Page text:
Virus concerns could claim Pitkin County leashless dogs |

Virus concerns could claim Pitkin County leashless dogs

A woman walks her dog with her mouth and nose covered on Smuggler Mountain Road in Aspen on Tuesday, March 24, 2020. (Kelsey Brunner/The Aspen Times)
Kelsey Brunner/The Aspen Times

Fears that dogs might somehow be involved in the transmission of COVID-19 will prompt Pitkin County commissioners to consider revoking off-leash rules on three popular Aspen-area trails Tuesday afternoon.

The emergency ordinance, which would prohibit off-leash dogs on Smuggler Mountain, the Hunter Creek Cutoff Trail and a portion of the Jaffee River Trail in Woody Creek starting immediately, came about as the result of a discussion last week by county board members, Commissioner Kelly McNicholas Kury said Monday.

“My concern came from human-to-human connection (as the result) of misbehaving dogs,” she said. “That was the reason for my bringing the question to the board.”

However, one line in the proposed ordinance distributed to commissioners and the public prior to Tuesday’s meeting included misleading information, according to both a local veterinarian and Pitkin County Manager Jon Peacock.

“… (A) recent report indicates that animals, including dogs, may be able to pass the COVID-19 virus along,” the proposed ordinance read.

Nearly all the advice so far — from the World Health Organization to the Centers for Disease Control to the American Veterinary Medical Association — says dogs, cats and other pets have not shown the ability to pass COVID-19 to humans or vice versa. Dr. Liz Kremzier of Aspen Animal Hospital confirmed that advice Monday, saying thousands of pets have been tested and none have been confirmed to have the virus.

The one positive COVID-19 animal test has come from a Malyan tiger named Nadia at the Bronx Zoo in New York City, who tested positive last week after showing symptoms of the disease.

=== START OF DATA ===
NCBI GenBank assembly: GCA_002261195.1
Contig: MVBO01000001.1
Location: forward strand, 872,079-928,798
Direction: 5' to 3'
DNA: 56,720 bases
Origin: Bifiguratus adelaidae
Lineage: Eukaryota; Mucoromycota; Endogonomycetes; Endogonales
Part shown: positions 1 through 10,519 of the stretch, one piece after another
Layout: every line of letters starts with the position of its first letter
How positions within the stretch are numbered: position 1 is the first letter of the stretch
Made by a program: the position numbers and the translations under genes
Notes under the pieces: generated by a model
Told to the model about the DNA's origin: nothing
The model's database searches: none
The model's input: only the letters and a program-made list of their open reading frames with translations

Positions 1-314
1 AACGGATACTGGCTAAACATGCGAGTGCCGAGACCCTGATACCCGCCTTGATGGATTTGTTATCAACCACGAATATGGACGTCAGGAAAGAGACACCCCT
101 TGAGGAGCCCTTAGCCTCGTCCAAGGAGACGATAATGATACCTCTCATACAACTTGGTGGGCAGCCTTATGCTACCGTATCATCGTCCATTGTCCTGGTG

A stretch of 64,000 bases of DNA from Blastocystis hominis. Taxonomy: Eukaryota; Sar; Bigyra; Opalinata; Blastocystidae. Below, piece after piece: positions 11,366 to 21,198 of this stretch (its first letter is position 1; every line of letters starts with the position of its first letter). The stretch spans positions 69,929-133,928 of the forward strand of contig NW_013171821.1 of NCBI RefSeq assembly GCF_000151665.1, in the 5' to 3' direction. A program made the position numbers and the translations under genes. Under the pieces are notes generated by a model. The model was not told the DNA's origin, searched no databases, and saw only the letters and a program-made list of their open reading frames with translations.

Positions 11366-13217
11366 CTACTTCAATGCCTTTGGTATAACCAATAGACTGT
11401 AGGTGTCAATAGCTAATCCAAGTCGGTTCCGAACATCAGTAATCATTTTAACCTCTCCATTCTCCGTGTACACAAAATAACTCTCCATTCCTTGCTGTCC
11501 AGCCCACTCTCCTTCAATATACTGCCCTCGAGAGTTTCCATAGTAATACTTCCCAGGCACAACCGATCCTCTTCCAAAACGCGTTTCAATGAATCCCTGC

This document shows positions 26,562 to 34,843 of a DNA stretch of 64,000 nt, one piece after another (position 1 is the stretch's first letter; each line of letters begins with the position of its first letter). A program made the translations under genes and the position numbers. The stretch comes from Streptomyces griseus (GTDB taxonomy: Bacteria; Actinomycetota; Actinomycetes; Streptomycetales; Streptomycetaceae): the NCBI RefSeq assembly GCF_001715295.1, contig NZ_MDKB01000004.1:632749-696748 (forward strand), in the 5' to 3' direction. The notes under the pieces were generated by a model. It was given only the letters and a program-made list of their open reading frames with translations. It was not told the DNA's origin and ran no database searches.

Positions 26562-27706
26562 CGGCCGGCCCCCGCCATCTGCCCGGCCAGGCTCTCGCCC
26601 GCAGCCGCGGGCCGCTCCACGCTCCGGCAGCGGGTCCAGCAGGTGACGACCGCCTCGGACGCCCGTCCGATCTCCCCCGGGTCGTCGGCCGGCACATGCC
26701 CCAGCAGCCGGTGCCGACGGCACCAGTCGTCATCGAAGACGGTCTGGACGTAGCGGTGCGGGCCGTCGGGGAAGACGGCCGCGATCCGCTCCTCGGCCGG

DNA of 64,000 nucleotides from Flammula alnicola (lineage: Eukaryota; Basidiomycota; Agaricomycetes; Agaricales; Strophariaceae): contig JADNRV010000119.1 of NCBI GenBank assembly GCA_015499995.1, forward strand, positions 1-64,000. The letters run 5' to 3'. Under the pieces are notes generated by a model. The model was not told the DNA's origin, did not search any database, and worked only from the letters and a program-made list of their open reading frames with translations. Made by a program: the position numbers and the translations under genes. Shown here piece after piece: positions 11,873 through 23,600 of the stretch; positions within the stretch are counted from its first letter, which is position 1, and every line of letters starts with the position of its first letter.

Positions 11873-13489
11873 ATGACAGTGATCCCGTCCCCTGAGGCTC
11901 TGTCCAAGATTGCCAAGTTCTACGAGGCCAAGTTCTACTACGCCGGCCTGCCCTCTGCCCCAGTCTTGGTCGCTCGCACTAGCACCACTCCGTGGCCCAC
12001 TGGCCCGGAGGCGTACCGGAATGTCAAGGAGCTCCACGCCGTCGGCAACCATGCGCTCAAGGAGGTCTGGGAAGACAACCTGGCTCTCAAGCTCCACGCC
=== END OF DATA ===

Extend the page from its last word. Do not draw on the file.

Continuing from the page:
McNicholas Kury said that was likely the prompt for the line in the proposed emergency ordinance because the tiger came up in the board’s discussion last week.

Peacock said the language for the ordinance came out of the county attorney’s office and likely will be amended before the board votes on it Tuesday.

“I think they were referencing the tiger,” he said. “It’s really not something to have public policy based on.”

A message left Monday for Pitkin County Attorney John Ely seeking comment was not returned.

The main reason for the ordinance appeared to be fears that human-to-human contact could occur as the result of unleashed dogs that become entangled.

“(Possible) human-to-human interaction is more important (to consider),” McNicholas Kury said.

Kremzier pointed out that knowledge of COVID-19 remains fluid and that animal-to-human transmission, or vice versa, has not been completely ruled out. For that reason, she said she and her colleagues in Aspen recommend that people with COVID-19 be cautious around pets and limit contact.

“But right now, there’s no evidence that dogs or cats can become sick (with COVID-19) or that they can (transmit) the disease to people,” she said.

Kremzier said she’s also heard concerns that someone with coronavirus might cough on their dog’s fur or collar or leash, which then could provide a transmission vehicle if the dog jumps up on someone on the trail. Such a scenario is unlikely, she said, because virus particles would likely be dispersed outside by other forces like wind.

“In my opinion … that’s low risk,” Kremzier said. “But we don’t really know.”

She and her colleagues have seen no pets locally with COVID-19-like symptoms, and that active surveillance of pets worldwide has led to thousands of tests and no positive results, with the exception of the tiger.

“My concern is humans having to interact when there’s dog altercations,” Kremzier said. “If someone else’s dog runs up to you at this point … is not a concern.”

Commissioner Patti Clapper said commissioners have received a few reports from people on Smuggler and the Rio Grande Trail concerned about dogs jumping up on people. Like her colleagues, she said she, too, is concerned more about humans interacting because of dog issues.

The board is scheduled to discuss the issue Tuesday at 2 p.m. The meeting can be viewed live from the commissioners home page at or on Grassroots TV.

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